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People who stutter often have difficulties knowing when to join in a conversation already going on. We’re not sure when to interject and we want to make sure that by doing so, we are not interrupting. And of course we worry about stuttering and going to say something and have nothing come out.

I recently read a Forbes article titled Nine Things That Make You Unlikeable. I really don’t like the title but the article does outline things you can do to make yourself more approachable and to better engage our interpersonal skills.

One of the sections was on how to be successful in conversations, whether we are initiating one or joining in on one. The key is to be sure to ask enough questions.

The biggest mistake people make in conversation is being so focused on what they are going to say next that they don’t focus on what is being said. Sound familiar? People who stutter do this a lot – we are rehearsing what we are going to say next and employing strategies so that we won’t stutter. Or at least we try to! But we miss out on what the person is actually saying because we fail to hear while we’re concentrating on ourselves.

A simple way to avoid this is to ask a lot of questions. People like to know you’re listening and something simple as a clarification question shows not only that you’re listening but that you also care about what the other person is saying.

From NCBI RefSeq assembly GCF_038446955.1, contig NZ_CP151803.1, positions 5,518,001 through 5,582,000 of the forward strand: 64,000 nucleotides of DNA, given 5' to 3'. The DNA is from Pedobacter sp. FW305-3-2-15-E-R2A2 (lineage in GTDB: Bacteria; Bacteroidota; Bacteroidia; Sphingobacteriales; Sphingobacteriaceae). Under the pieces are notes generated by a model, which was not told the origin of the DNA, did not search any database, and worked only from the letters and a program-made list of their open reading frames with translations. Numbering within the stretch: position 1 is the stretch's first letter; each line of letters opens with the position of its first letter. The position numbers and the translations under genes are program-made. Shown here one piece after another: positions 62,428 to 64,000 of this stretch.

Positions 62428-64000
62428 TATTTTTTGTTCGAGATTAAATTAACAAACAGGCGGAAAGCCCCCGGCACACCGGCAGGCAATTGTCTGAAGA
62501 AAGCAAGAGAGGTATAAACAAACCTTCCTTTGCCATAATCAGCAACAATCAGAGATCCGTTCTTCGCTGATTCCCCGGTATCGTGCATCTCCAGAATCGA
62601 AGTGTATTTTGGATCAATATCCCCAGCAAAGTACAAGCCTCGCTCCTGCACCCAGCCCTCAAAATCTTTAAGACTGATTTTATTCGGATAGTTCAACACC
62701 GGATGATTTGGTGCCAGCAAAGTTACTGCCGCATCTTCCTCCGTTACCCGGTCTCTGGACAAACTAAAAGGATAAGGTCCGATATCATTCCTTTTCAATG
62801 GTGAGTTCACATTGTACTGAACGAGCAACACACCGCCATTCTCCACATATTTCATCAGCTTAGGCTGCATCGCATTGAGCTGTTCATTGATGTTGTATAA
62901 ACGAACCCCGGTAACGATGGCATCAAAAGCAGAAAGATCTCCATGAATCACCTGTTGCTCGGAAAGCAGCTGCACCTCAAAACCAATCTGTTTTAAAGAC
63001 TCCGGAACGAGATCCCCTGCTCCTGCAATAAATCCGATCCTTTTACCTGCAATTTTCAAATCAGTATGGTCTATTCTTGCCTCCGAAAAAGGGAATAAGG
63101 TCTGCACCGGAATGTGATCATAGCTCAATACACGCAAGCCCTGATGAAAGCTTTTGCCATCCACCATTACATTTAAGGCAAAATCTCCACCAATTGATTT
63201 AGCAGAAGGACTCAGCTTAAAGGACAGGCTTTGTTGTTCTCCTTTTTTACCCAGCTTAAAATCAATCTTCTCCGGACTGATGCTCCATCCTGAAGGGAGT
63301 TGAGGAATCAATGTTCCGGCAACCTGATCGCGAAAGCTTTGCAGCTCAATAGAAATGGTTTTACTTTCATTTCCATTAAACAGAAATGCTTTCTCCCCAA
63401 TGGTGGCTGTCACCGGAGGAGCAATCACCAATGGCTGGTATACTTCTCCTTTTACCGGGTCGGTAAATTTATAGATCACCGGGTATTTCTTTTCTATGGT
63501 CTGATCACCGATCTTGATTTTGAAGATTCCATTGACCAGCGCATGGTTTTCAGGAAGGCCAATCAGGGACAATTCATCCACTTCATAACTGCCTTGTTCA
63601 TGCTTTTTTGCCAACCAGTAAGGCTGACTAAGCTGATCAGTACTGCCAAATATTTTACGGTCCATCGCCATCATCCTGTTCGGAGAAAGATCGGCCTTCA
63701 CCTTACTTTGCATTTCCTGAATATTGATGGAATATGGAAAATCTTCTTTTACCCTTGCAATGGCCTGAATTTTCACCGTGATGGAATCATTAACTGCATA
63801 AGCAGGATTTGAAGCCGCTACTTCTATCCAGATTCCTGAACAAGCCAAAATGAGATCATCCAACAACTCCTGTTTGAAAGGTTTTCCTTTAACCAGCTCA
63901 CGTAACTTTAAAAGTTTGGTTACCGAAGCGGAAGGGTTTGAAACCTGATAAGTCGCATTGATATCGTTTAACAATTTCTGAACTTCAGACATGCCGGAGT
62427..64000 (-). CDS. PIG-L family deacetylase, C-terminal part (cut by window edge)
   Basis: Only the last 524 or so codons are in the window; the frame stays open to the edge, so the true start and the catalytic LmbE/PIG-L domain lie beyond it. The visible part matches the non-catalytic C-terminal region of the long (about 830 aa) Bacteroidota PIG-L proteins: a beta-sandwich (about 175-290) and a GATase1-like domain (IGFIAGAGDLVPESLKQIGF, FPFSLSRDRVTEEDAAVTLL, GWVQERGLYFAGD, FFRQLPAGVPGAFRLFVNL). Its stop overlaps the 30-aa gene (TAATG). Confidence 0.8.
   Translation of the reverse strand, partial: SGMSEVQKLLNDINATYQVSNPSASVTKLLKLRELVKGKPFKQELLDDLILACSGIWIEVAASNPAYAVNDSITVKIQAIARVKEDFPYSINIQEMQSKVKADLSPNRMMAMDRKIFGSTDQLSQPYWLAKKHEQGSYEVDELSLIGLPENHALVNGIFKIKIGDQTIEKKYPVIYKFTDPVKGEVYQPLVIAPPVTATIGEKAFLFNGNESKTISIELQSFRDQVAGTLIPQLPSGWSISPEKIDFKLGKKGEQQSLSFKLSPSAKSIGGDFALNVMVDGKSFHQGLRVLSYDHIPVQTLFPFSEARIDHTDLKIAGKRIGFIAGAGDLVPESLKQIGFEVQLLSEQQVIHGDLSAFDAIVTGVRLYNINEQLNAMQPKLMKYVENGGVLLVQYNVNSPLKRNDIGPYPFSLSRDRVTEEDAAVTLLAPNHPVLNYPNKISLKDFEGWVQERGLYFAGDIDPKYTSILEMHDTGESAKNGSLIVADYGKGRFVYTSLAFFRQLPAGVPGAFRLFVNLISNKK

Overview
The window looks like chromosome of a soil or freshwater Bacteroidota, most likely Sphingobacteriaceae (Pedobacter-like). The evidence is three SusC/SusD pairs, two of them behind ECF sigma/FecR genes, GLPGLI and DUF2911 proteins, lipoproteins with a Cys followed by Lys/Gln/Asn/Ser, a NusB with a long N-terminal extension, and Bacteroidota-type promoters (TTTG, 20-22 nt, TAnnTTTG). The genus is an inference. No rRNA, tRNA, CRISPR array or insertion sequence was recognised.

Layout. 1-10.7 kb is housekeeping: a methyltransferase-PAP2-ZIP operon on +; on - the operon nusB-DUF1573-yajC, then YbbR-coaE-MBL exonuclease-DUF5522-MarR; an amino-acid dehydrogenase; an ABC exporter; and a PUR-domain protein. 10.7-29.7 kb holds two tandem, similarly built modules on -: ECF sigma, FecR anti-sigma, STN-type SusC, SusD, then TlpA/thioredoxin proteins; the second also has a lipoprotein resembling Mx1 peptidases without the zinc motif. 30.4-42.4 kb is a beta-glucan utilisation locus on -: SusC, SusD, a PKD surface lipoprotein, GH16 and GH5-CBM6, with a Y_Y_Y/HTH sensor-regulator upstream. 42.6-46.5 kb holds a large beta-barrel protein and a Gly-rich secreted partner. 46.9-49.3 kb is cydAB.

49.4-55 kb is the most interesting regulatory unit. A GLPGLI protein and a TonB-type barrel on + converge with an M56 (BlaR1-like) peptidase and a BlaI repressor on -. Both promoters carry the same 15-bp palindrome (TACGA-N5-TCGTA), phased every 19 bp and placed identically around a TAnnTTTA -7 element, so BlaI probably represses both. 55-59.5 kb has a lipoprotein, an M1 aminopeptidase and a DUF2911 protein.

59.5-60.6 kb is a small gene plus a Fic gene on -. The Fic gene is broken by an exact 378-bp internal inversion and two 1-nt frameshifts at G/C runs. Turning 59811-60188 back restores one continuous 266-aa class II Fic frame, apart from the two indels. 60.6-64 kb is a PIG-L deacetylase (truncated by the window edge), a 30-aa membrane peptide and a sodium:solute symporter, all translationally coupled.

The article states that you’ll be surprised by how much respect and appreciation you gain just by asking questions.

I think asking questions is a great way to join in and sustain a conversation. It gives the other person more time to talk and you can ease up and really listen to what they have to say. For stutterers, and anybody for that matter, asking questions will probably take less time and make for a more enjoyable conversation.

What do you think? Can you see how asking questions can help you become a better conversationalist?

You could also see the added benefit of being more “likeable.”

 

 

 

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Yesterday I answered the phone at work and stuttered on the name of the school I work at, as I often do. The caller immediately laughed and asked, “Did you forget where you work? Do you really wish you were at the pool?” For an instant, I felt that sinking feeling I get when I’ve been made fun of and I sensed my shoulders tighten and my face flush.

I sighed and then quickly said, “No, I stutter. Sometimes that happens.” The caller then gasped a little and apologized. She then paused and proceeded to tell me where she was from and what she wanted. She was from one of our district’s schools and needed some information which I was able to help her with.

She thanked me and apologized again. When we were done with the call, she wished me a good day and apologized a third time.

When I got off the phone, I was pissed. Not how I handled it, but that it happened. It still stuns me that grown adults react this way when someone stutters. I know she probably had no clue that I was a stutterer and thought she was making a joke. But still, not knowing who is answering the phone, a professional should not laugh like that and make matters worse by asking a dumb question.